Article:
Family engagement initiatives must include a concerted focus on developing adult capacity, whether through pre- and in-service professional development for educators; academies, workshops, seminars, and workplace trainings for families; or as an integrated part of parent-teacher partnership activities. In a school where families are truly partnering with educators, families know how to support their child’s learning both in and out of school. Schools engage families by providing welcoming and trusted environments, and educators understand the value of having on-going communication with and involvement of families. Schools that focus on enhancing the capacity of both school staff and families to cultivate and sustain respectful and effective partnerships are able to more effectively support children’s learning and development. Click here to learn more about the Dual-Capacity Building Framework for Family-School Partnerships.
In their seminal work, Beyond the Bake Sale: The Essential Guide to Family-School Partnerships, Anne Henderson and Karen Mapp describe the “types” of family-school partnerships most often observed in schools. At the low end of the scale are schools that are unwelcoming to families, that do not recognize the value and importance of having families involved in their child’s educational experience, and that underestimate the capacity of families to contribute to the school community. On the opposite end of the continuum are schools characterized by highly-collaborative relationships among staff and families, where mutual trust and respect and a shared responsibility for the success of the school are evident throughout the school community. GPS draws on Beyond the Bake Sale as a framework for helping schools identify their strengths and areas for growth as they seek to strengthen relationships with families.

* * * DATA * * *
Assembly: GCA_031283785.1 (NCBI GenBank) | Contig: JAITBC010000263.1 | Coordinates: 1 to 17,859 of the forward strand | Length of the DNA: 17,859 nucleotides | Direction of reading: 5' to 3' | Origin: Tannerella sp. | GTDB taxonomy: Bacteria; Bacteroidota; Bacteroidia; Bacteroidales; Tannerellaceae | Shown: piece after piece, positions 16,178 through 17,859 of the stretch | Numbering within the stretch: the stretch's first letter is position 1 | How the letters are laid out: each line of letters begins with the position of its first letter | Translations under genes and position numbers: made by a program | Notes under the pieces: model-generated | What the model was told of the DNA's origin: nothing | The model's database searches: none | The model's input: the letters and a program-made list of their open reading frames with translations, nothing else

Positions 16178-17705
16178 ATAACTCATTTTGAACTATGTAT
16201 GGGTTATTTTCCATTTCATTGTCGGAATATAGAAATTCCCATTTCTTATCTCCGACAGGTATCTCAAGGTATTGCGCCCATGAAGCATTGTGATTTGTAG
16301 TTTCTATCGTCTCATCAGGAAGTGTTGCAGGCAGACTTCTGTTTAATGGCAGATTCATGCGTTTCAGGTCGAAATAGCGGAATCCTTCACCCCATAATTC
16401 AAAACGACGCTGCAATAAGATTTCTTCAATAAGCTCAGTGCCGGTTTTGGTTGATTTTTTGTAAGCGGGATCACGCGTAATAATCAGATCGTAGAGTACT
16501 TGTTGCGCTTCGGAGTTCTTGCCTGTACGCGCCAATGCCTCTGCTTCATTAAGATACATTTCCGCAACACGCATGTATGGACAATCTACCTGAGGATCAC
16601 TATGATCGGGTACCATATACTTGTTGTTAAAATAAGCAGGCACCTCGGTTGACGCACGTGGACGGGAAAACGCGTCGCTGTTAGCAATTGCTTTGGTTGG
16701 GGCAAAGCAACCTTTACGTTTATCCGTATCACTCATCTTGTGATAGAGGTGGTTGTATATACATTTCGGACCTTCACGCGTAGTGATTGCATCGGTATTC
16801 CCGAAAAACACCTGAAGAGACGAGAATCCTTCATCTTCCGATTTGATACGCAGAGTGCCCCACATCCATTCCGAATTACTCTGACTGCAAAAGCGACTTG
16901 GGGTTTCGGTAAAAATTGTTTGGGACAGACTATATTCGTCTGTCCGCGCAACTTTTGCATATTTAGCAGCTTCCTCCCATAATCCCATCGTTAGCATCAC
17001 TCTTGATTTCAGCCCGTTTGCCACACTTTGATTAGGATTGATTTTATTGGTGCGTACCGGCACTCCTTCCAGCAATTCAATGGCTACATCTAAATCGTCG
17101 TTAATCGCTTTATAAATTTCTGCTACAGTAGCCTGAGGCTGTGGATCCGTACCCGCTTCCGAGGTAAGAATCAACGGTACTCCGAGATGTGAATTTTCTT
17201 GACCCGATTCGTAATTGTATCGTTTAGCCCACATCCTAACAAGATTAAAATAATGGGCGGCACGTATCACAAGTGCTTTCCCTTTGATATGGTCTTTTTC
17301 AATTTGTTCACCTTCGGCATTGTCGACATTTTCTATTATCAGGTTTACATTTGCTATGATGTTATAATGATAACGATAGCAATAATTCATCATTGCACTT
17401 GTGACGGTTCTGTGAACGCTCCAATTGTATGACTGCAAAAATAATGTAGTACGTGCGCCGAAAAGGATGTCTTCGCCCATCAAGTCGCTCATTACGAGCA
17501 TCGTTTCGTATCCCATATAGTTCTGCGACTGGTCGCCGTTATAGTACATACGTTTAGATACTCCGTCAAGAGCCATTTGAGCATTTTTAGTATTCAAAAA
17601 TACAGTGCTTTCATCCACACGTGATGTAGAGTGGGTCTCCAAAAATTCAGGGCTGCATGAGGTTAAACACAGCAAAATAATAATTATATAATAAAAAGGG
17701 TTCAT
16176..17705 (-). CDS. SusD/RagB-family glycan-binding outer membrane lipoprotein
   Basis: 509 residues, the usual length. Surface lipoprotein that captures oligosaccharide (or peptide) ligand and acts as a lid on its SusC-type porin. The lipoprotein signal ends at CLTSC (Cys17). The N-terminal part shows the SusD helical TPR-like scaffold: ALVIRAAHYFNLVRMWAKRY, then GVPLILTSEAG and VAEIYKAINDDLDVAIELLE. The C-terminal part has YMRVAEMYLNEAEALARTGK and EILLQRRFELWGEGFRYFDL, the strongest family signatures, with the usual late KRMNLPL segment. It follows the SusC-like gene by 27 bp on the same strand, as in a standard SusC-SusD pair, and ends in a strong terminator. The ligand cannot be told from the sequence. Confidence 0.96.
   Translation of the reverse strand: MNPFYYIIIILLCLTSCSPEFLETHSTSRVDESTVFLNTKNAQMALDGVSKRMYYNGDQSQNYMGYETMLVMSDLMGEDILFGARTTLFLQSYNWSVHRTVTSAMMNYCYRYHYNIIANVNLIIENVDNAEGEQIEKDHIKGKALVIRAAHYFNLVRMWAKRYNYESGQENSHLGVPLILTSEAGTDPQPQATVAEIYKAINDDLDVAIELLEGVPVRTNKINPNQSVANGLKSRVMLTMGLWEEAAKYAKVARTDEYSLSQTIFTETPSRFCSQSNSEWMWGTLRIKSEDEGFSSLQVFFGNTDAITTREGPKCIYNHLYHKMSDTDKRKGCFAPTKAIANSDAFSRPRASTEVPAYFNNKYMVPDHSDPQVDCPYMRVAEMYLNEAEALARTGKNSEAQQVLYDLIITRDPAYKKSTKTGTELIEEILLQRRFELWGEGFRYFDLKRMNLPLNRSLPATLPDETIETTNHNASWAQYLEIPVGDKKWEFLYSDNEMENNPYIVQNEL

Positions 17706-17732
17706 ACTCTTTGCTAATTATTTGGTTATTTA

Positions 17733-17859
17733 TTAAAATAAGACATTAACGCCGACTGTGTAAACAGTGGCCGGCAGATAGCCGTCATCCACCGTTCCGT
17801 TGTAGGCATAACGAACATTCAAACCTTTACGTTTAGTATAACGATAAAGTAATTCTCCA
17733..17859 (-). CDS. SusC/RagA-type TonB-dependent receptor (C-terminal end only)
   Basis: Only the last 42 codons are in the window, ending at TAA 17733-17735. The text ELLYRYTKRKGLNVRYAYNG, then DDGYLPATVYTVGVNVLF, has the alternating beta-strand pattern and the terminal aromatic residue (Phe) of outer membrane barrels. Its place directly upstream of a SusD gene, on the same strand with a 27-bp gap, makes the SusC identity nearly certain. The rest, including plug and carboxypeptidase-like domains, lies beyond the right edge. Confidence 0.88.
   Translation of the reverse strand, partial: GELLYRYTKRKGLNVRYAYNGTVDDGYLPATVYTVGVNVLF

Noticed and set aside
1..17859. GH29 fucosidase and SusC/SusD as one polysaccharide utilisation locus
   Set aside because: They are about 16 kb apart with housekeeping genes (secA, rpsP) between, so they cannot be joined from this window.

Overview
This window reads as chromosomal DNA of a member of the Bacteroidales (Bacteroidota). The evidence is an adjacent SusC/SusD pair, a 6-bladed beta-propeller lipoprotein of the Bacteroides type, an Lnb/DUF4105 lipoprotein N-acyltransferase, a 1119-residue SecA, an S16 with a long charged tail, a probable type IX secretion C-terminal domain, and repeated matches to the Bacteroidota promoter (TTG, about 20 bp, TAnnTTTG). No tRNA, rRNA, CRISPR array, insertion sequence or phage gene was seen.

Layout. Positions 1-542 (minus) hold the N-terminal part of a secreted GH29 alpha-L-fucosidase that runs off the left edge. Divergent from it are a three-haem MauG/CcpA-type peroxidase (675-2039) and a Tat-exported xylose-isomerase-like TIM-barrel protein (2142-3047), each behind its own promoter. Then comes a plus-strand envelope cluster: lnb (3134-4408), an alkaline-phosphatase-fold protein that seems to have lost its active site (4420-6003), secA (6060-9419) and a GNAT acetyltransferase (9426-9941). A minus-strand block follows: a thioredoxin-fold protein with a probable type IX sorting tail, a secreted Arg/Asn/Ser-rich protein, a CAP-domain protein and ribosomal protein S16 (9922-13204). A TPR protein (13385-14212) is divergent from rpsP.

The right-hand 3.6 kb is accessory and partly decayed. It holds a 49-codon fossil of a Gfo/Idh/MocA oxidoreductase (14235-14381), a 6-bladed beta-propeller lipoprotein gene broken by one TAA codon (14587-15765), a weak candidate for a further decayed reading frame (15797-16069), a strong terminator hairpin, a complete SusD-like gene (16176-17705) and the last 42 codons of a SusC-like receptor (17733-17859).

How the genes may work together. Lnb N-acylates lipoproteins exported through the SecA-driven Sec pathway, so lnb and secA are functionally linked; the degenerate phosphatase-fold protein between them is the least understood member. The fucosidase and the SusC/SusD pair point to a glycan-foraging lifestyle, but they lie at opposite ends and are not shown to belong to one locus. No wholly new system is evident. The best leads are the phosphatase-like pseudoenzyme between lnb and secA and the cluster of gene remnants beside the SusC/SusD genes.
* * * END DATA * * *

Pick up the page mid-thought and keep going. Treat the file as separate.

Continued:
To learn more about the research and best practice in the area of School-Family Partnerships, read the Handbook on Family and Community Engagement, published in 2011 by researchers at the School Community Network.
The Every Student Succeeds Act (ESSA) serves as the latest reauthorization of the Elementary and Secondary Education Act of 1965 (ESEA). Parent and family engagement and consultation have always been a key piece of the law, with particular focus on supporting the family engagement practices in schools that receive Title I funds. Under ESSA, each public school district is required to reserve at least one percent of its Title I funds to carry out parent and family engagement activities. Ninety percent of these “set-aside” funds must be distributed directly to schools, with priority given to “high-need” schools.These parent and family engagement funds must be used to support activities that the district believes will increase the engagement of families, including supporting schools in training school staff regarding engagement strategies and disseminating information on best practices focused on engagement.
Title I funds can be used by a school for the purpose of strategic planning, in particular plans that involve conducting assessments, to identify major factors in schools that affect student academic achievement. As documented in a recent review of the literature published by the Nellie Mae Foundation, time and again, research shows that parent engagement is highly related to student success in school. GPS supports schools in using an assessment of family engagement practices to develop a plan for improving the quality of family-school partnerships, all while working cooperatively and collaboratively with the families they serve.
Click here to learn more about how Title 1 funds can support Family Engagement Activities in your district.
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